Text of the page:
All students in the Honors Program are expected to take at least one honors course during their first semester. It is highly recommended that honors students take an Honors FSP. Contact Prof. Maggie Benoit (firstname.lastname@example.org) if you think you may be unable to take an honors FSP.
You should choose three of the following Honors FSPs and place them in your First Semester Worksheet. One of these choices will be assigned as your FSP.
Learn more about the Honors Program
Remembering Slavery and the Civil War
This course will address why the Civil War era captures the imagination of Americans and features so prominently in our national collective memory.
Course#: FSP 162-H1
Professor: Hollander, Craig
Day/s & Time/s: MR: 11-12:20PM
|Hollander, Craig||Race and Ethnicity|
The Beatles and Their World
The Beatles’ lives and musical careers reflect profound cultural changes that took place after the Great Depression and World War II. In particular, the extraordinary transformation of this group in a decade and a half from one of many local Liverpool bands to the most influential popular music group of all time and an international cultural arbiter offers insight into the modern cultural world. With the Beatles as its focus, this seminar will explore such topics in modern cultural history as race relations, women’s rights and gender issues, youth culture, counterculture and protest, mass media and public relations, as well as, of course, developments in popular music. This fall 2018 seminar celebrates the fiftieth anniversary of the Beatles’ trip to Rishikesh, India, to meditate at the ashram of Maharishi Mahesh Yogi and the fiftieth anniversary of the recording and release of the Beatles’ remarkable “White Album.”
Course#: FSP 164-H1
Professor: Venturo, David
Day/s & Time/s: TF: 11-12:20PM
The Persuasive Power of Recent Television Narrative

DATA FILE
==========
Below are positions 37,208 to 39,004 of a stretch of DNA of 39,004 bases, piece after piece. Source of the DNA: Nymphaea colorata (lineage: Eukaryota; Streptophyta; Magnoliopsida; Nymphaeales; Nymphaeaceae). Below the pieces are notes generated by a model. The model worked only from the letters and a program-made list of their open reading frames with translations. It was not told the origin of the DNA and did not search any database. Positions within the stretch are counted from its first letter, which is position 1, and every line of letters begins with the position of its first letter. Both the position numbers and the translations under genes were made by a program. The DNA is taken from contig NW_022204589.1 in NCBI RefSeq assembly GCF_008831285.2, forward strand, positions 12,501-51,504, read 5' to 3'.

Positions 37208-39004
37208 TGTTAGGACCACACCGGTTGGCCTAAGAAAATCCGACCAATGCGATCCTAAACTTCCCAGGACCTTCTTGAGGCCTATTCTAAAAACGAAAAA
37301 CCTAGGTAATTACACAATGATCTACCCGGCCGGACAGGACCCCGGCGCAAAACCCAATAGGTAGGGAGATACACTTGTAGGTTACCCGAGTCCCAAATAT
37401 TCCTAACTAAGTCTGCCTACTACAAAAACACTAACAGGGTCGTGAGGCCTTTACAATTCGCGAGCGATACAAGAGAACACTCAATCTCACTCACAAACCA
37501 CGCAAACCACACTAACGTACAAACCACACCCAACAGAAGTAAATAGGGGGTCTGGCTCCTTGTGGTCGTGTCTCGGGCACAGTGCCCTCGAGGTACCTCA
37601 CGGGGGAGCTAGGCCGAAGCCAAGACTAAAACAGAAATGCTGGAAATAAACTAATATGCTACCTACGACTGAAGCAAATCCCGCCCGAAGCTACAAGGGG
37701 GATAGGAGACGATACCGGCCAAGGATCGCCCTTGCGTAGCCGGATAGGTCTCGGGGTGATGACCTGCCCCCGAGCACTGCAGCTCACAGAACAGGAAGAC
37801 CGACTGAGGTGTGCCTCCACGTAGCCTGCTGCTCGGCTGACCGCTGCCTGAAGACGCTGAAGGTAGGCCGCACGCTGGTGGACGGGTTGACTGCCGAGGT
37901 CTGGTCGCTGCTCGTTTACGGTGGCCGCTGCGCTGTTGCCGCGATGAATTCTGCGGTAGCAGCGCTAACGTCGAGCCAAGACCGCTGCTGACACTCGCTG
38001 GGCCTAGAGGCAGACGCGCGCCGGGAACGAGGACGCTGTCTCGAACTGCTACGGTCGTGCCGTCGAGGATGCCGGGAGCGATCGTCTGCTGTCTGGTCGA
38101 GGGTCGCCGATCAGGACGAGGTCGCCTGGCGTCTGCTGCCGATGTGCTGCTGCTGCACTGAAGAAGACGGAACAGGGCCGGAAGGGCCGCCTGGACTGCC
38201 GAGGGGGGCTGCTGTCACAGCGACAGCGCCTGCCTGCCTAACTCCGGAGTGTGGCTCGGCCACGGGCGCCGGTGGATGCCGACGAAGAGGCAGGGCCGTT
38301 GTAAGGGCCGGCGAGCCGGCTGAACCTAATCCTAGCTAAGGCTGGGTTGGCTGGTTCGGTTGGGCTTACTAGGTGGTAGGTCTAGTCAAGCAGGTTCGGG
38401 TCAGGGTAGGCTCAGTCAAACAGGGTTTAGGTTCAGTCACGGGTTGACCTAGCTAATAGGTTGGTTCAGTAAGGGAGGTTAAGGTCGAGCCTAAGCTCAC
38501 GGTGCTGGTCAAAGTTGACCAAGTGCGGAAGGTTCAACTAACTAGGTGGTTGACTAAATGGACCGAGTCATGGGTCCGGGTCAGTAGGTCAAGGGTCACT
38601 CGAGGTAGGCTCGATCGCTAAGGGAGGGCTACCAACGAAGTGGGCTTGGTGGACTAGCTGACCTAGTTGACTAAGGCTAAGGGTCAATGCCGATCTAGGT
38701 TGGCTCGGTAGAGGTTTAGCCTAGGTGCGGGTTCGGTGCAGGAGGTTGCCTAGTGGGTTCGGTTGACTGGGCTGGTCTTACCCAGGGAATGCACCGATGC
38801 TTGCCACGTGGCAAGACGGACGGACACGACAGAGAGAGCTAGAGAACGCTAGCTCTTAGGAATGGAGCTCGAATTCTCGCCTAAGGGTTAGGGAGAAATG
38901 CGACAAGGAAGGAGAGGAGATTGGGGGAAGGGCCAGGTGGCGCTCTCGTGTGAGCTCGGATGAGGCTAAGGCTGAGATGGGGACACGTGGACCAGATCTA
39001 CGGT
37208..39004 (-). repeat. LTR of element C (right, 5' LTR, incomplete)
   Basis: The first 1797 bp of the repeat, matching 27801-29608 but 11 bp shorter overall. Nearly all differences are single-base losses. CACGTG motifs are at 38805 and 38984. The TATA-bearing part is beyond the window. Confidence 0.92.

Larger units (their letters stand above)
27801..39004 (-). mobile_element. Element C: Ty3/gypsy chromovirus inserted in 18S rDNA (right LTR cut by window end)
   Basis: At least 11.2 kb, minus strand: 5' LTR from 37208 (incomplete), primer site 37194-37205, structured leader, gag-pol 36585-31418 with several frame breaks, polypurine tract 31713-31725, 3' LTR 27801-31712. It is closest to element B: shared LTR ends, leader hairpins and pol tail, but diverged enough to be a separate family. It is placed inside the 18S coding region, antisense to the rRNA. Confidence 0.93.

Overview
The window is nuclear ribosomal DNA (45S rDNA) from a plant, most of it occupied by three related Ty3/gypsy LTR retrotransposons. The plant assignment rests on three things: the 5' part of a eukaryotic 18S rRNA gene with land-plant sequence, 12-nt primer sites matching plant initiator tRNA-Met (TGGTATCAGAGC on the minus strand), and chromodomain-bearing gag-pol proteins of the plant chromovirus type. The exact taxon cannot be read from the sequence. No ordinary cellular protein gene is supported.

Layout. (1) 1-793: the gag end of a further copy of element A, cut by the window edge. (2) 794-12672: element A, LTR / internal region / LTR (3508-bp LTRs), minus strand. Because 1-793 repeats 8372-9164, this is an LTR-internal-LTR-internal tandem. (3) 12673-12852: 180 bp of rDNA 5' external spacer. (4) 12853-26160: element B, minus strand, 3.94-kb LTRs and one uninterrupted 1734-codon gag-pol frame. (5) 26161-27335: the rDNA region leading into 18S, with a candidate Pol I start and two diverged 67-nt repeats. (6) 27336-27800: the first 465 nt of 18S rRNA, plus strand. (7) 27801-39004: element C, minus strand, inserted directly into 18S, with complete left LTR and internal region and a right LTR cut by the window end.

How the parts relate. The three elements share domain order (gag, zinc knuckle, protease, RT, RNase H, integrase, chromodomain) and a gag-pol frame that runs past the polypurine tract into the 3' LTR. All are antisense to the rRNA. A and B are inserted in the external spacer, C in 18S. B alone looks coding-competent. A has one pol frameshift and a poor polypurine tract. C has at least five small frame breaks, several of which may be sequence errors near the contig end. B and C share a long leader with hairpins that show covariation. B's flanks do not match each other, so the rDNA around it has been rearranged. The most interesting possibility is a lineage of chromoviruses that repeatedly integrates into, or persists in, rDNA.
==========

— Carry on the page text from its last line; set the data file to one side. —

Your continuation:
Many have claimed we are in a new golden age of television, or Peak TV. The Sopranos and The Wire were pioneers that have been followed by multiple recent serialized stories that have attracted film directors, actors, and writers. We have moved from the confinement of networks to cable, pay subscription services, and streaming platforms. Content is developing as quickly as technology, offering us a broader palette of more characters who look like more of us. How we engage with the stories these characters tell shows us the impact of the argument the creators are making. Focusing on the implicit visual arguments these stories make will allow us to create our own explicit written and visual arguments about them. We will explore and write about three of these series, uncovering strategies that each uses to persuade. Students will write one longer final essay on one other series of their choice. Additionally, in small groups, students will create, shoot and pitch a ten-minute pilot for their own series.
Course#: FSP 161-H1
Professor: Ringer, Nina
Day/s & Time/s: TF: 9:30 - 10:50AM
Morality, God, and Free Will
This seminar is about what it means to be human. Most people believe that there are moral rights and wrongs and a God (or gods) who cares about human moral conduct. They also believe that they themselves are “persons,” (intelligent selves, souls, or agents) who are continuous in time and have the free will to choose among alternative future possibilities. Yet few things are more difficult to substantiate than fundamental beliefs about morality, God, selfhood, and free will. We will examine and discuss the views of philosophers, religious thinkers, and contemporary scientists.
Course#: FSP 164-H2
Professor: Kamber, Richard
Day/s & Time/s: MR: 12:30 - 1:50PM
Explorations In Time & Time Travel
What do you know about time? Does it move, or do we move in it? It is it constant or variable? Can we leave our present moment? These and many other questions are explored as we examine literature on the nature of time and time travel. Ideas and works by thinkers and writers such as Albert Einstein, H. G. Wells, Jack Finney, Kurt Vonnegut, Robert Heinlein, Stephen Hawking, Dean Koontz, and Stephen King are considered. Physics, philosophy, religion, literature and popular culture are brought to bear on considering meanings and definitions of time and their effects on human thought and consciousness.
Course#: FSP 161-H3
Professor: Anderson, Robert
Day/s & Time/s: MR: 9:30 - 10:50AM
Understanding Modern Iran